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MyungJin Kim: Hortus Talisman

Los Angeles | September 22 - October 27

Opening Reception: September 22, 6 – 8 pm

MyungJin Kim: Hortus Talisman

Press Release

Hostler Burrows and Ago Projects are pleased to announce MyungJin Kim: Hortus Talisman, a solo exhibition presented in Hostler Burrows' Los Angeles gallery at 6819 Melrose Ave. The artist will be in attendance for an opening reception on September 22, from 6 to 8 pm.

In this current body of work, Kim sculpts organically shaped bas-relief clay vessels in warm, earthy terracotta. While the themes in her work are archetypal, the artists filters and distills information from her immediate surroundings and cultural history as poignant subject matter in her art. Her narrative vessels depict a primal botanical landscape inspired by the Jurassic era vegetation in her garden and around Los Angeles. For the exhibition, she has created two of her most monumentally scaled works to date, each standing over six feet tall.

Deeply embedded in Korean culture is the shamanistic practice of strategically placing symbolically meaningful paintings, drawings and special objects in the home or temple as talisman for protection. The gallery installation engages this symbolic practice. Kim has covered the walls with paintings of ancient plants from her garden, enveloping her ceramic sculptures within the space. In using the same visual language as the vessels, Kim's murals transform the architecture of the room, evoking the immersive environment of her own garden.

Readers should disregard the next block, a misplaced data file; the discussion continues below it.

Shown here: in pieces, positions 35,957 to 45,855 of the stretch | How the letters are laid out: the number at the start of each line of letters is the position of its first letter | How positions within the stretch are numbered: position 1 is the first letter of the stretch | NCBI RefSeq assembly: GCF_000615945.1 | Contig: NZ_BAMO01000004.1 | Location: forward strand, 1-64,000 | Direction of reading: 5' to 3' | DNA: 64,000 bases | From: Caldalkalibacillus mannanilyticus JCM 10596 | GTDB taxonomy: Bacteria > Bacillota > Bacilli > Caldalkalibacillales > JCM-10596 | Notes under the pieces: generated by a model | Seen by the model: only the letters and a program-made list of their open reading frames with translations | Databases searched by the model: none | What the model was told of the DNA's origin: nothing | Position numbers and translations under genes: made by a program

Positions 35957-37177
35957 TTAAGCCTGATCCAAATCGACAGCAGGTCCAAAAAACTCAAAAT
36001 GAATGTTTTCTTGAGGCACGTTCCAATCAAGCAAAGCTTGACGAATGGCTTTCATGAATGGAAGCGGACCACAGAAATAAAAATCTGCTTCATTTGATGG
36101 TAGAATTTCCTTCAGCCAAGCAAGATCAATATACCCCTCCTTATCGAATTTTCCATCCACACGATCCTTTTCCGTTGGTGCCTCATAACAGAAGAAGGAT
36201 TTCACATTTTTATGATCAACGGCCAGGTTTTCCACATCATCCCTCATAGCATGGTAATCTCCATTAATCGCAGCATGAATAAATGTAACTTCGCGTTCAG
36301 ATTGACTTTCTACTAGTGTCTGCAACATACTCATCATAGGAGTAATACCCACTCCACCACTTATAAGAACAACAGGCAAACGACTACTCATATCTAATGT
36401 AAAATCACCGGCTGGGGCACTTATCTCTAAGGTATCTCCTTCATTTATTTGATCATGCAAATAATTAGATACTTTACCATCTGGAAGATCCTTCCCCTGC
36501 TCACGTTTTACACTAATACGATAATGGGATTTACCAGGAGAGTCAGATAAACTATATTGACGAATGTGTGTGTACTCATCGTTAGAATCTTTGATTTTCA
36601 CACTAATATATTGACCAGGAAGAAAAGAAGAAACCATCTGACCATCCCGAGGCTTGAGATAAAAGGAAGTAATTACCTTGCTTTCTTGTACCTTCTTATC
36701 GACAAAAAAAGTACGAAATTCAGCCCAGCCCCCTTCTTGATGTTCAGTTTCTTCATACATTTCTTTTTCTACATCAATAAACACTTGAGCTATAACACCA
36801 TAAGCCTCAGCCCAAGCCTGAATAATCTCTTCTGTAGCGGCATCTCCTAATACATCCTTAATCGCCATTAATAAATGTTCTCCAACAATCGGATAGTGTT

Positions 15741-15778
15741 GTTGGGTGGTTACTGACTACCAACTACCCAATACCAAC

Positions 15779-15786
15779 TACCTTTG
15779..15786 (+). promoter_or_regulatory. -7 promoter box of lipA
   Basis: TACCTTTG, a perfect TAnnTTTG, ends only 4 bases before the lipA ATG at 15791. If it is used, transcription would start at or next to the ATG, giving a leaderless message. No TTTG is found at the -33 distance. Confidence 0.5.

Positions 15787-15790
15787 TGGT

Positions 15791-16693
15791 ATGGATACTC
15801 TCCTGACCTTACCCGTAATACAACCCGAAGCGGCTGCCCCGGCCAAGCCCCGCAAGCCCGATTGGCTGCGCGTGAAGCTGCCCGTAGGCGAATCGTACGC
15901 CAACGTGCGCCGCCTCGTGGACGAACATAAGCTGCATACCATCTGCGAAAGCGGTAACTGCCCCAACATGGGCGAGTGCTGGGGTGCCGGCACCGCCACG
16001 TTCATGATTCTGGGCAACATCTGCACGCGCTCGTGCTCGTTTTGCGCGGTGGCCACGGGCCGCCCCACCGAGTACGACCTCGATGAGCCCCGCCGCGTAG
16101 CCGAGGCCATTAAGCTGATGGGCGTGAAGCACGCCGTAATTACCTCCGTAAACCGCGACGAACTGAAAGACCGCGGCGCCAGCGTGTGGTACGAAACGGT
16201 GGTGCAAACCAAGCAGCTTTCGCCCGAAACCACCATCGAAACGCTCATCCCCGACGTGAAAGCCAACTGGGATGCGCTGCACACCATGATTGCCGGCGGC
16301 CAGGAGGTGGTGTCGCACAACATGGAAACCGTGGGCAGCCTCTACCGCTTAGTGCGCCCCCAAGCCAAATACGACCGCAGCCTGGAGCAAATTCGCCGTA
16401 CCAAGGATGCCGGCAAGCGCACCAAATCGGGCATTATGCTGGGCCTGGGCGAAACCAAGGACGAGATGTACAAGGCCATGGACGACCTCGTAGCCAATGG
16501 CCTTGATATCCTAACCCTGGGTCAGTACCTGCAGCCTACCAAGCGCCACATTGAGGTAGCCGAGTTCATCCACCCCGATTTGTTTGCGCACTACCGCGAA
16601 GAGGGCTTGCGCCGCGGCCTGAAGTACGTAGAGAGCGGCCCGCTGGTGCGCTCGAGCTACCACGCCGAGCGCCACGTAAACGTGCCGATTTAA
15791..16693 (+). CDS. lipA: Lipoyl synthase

Kim has long been interested in painting styles from both the East and West. Korean “Minhwa” are mysteriously beautiful Chosun dynasty folk paintings which have been influential in her practice. In particular, 19th century “Whajodo” are symbolic folk paintings that include landscapes with lush flowers and pairs of birds who are “mated for life". They offer the promise of prosperity, longevity and happiness.

MyungJin Kim (b. 1975, South Korea) received her MFA in ceramics from Seoul National University in 2002, after which she moved to Los Angeles. Kim has been an artist in residence at the prestigious Archie Bray Foundation on numerous occasions from 2011 to 2018. She currently lives and maintains a studio and garden in San Pedro, CA. Kim’s work is included in the Jordan Schnitzer Museum of Art, Eugene, OR; Archie Bray Foundation Collection, Helena, MT; Pizzuti Collection, Columbus, OH; Sonny Kamm Teapot Collection, Los Angeles, CA; as well as numerous private collections across the United States.

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